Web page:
Head position & facial expression
Two important requirements for a biometric passport photo are the correct head position and the prescribed facial expression. Head position refers to the posture of the head, which must not be turned to the side in half-profile, nor tilted forward or backward. The head must be precisely aligned with the camera so that automated biometric identification via the face and the iris of the eye is possible.
The facial expression on passport photos claiming biometric suitability must be neutral to serious. This means that it is forbidden to laugh or smile, as the mouth must necessarily be closed. Nevertheless, to make the picture a little more beautiful, there are some tricks. It is advisable not to clench your teeth, but to keep your mouth loosely closed. In addition, you should not simply stare into the camera, but try to achieve a nice passport photo via a pleasant and sympathetic look.
Eyes & gaze direction
Eyes and gaze direction are essential for biometric passport images. Closed eyes prevent or make it very difficult to identify a person, especially if this is to be done automatically via iris recognition. In addition to the passport photo, it has been possible since the end of 2007 to store fingerprints and an image of the iris on the RFID chip of the German passport. In the biometric iris recognition method, algorithmic processes can be used to uniquely identify a person by the pattern of the iris of the eye.
In addition to the open eyes, it is equally important that the gaze is directed neither sideways nor upward or downward, but forward toward the camera. To ensure that the eyes and direction of gaze can also be recognized, no hair may cover the face or eyes.
Glasses & spectacle wearers
When taking biometric passport photos of people who wear glasses, there are a few special considerations to keep in mind. The glasses must not cover the eyes under any circumstances, as otherwise the person photographed can no longer be clearly identified either by the human eye or by automatic recognition. The eyes play a major role in determining the identity of persons, and therefore receive special attention in biometric passport photos.
People who wear glasses are advised not to take off their glasses for biometric passport photos, but to pay special attention to the requirements for the biometric suitability of passport photos. For the photographer, this means that care must be taken to ensure that the frame of the glasses does not cover the eyes when taking the photo. Wearing a visual aid with lenses that are too dark is also generally not permitted and is only accepted in special cases. Finally, care must also be taken to ensure that the lenses do not reflect the flash of the camera or any other light source, as this can obscure parts of the iris or make them unrecognizable. The fourth image shows what an optimal shot of spectacle wearers might look like.
Biometric passport photos must always be taken without head coverings such as headscarves, hats or caps. Even a complete veiling of the face, e.g. by a burka for religious reasons, is not permitted. The face may not be covered and no shadows may fall on the face that make it difficult to clearly identify the person portrayed.
However, there are exceptions to the prohibition of head coverings on biometric passport photos. Exclusively for religious reasons, head coverings are permitted as an exception, but even here strict rules apply. The face must not be covered by the headscarf or veil and must be recognizable from the chin to the forehead, as shown in picture four.
Children & Babies
Although babies and toddlers grow very quickly and their eye color can change again, it is still required by law that biometric passport photos are also taken of them. Basically, the same conditions apply as for adults, but with some exceptions. The passport photo size must also be 3.5 x 4.5 cm, a sharply shot photo in front of a well-lit, neutral background with sufficient contrast must be used.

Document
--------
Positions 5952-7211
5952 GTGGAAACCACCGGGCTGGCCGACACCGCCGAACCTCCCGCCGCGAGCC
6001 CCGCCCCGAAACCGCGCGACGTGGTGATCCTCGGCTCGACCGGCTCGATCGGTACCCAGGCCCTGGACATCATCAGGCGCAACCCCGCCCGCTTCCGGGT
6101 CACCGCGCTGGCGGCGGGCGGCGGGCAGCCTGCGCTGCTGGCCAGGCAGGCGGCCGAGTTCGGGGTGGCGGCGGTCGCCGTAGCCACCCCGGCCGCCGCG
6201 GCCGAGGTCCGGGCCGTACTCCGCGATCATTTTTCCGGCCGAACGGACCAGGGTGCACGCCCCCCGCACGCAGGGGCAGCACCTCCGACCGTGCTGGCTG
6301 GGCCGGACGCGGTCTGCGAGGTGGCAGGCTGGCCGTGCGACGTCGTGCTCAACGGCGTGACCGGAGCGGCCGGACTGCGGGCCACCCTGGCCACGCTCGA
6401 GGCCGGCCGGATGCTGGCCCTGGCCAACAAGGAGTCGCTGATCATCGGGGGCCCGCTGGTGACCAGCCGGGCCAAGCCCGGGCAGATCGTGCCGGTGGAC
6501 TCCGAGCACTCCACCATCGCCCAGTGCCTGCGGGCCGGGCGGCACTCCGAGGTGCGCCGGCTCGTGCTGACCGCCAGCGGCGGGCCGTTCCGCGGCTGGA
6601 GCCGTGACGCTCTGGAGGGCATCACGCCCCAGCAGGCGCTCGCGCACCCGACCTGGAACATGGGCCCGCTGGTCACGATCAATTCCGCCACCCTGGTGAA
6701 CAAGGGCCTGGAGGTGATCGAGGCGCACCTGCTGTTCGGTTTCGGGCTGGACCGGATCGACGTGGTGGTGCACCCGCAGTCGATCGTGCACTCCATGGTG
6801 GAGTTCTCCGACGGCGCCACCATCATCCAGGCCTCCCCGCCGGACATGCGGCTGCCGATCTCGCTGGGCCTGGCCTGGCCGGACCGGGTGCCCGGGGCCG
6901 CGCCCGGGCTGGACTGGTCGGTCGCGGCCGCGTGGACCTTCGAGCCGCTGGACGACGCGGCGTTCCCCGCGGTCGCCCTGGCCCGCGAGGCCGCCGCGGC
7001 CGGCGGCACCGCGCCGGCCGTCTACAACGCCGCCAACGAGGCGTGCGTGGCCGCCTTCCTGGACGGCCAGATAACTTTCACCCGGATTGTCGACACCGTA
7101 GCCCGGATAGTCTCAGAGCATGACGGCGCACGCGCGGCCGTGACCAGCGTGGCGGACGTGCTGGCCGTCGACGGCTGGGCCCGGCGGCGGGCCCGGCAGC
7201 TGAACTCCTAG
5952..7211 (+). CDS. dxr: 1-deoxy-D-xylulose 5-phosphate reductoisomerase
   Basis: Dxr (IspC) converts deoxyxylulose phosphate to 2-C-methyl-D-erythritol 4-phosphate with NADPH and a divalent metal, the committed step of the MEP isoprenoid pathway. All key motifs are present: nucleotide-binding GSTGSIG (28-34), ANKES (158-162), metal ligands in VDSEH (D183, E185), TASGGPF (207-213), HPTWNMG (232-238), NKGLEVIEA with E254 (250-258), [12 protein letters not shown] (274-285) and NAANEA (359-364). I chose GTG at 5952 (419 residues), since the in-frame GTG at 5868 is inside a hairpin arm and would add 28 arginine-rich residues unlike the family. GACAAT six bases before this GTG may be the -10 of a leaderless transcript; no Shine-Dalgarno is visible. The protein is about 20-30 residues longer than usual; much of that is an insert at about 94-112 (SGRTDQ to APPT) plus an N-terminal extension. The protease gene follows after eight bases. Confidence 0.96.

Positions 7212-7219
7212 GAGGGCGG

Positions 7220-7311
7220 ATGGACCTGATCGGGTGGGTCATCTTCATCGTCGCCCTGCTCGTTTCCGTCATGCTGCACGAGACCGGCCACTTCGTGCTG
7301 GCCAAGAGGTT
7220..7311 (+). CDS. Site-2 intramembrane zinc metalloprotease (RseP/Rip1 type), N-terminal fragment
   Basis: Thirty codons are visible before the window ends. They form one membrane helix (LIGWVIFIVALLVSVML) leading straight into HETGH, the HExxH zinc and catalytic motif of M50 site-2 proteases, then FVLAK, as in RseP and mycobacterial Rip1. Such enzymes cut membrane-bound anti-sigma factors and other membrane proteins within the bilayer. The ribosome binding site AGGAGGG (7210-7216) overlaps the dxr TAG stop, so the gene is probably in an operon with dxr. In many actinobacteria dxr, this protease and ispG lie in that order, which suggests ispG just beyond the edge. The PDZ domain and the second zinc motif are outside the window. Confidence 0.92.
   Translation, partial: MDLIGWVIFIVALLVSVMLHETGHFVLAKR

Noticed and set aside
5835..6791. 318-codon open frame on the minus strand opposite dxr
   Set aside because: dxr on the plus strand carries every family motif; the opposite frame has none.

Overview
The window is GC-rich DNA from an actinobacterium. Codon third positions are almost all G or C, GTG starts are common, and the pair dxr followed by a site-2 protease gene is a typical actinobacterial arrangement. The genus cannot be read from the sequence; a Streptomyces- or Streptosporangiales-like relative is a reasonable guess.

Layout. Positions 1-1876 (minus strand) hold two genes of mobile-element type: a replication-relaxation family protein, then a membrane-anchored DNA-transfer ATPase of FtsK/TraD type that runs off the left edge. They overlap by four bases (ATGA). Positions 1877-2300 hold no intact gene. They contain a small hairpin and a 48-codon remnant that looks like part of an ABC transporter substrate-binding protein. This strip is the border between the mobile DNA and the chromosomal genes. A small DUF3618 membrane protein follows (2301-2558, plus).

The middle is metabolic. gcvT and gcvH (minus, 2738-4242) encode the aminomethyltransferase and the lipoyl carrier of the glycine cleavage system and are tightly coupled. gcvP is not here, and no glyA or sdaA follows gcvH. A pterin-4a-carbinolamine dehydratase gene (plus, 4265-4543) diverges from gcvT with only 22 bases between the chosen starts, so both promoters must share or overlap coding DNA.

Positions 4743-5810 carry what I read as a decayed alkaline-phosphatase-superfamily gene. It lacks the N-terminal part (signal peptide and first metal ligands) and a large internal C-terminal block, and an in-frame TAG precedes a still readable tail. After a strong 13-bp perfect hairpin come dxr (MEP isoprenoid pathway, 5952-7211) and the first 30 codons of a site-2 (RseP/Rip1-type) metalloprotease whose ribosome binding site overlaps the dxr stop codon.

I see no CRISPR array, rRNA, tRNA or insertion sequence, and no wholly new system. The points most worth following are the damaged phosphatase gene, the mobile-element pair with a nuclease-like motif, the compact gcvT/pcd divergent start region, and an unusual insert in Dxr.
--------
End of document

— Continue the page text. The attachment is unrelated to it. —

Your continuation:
The baby must not laugh or smile in the photo and must keep its mouth closed (which of course also means that a pacifier is taboo here). It must not cry, it must have its eyes open and look straight into the camera. In addition, no other objects or people may be visible in the picture.
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Simplifications for biometric passport photos for babies
For infants, deviations are allowed in terms of the dimensions of the subject in the photo. For example, for children up to the age of 10, the face may occupy 50 – 80 percent of the passport photo, which is 2.2 to 3.6 cm from the chin to the top of the head. For adults, the size of the face is 70 to 80 percent. If you want to make the biometric passport photos yourself, the passport photo template for children aged 6 to 9 years will help here.
Biometric passport photo: children
In the case of babies up to the completed 6th year of age, the otherwise required requirements for the biometric suitability of passport photos do not have to be met in full; simplifications and exceptions apply here. These concern deviations in head posture, facial expression, centering of the head in the image section and direction of gaze. The best images are obtained when the baby is lying on a grayish or light-colored blanket and the photos are taken from above.
There is no universal answer to this question, as the best color to wear for a passport photo will vary depending on the country’s passport photo requirements. However, in general, it is usually best to wear a dark color for passport photos, as this will help your features to stand out clearly against the background.
There is no right or wrong answer to this question, as it depends on your personal preference. Some people prefer to wear their hair up in a bun or ponytail for passport photos, as it can help to keep their hair from obscuring their face. Others prefer to wear their hair down, as it can give them a more natural look. Ultimately, it is up to you to decide which style you feel most comfortable with.
There is no specific shirt that is required for passport photos, but the photo must be a clear, full-face image of your head and shoulders. You should wear clothing that is plain and doesn’t have any distracting designs.
Yes, you can wear jeans for a passport photo as long as they are in good condition and are not ripped or faded. You should also make sure that your jeans are not too tight or too loose, as both can cause problems with the photo.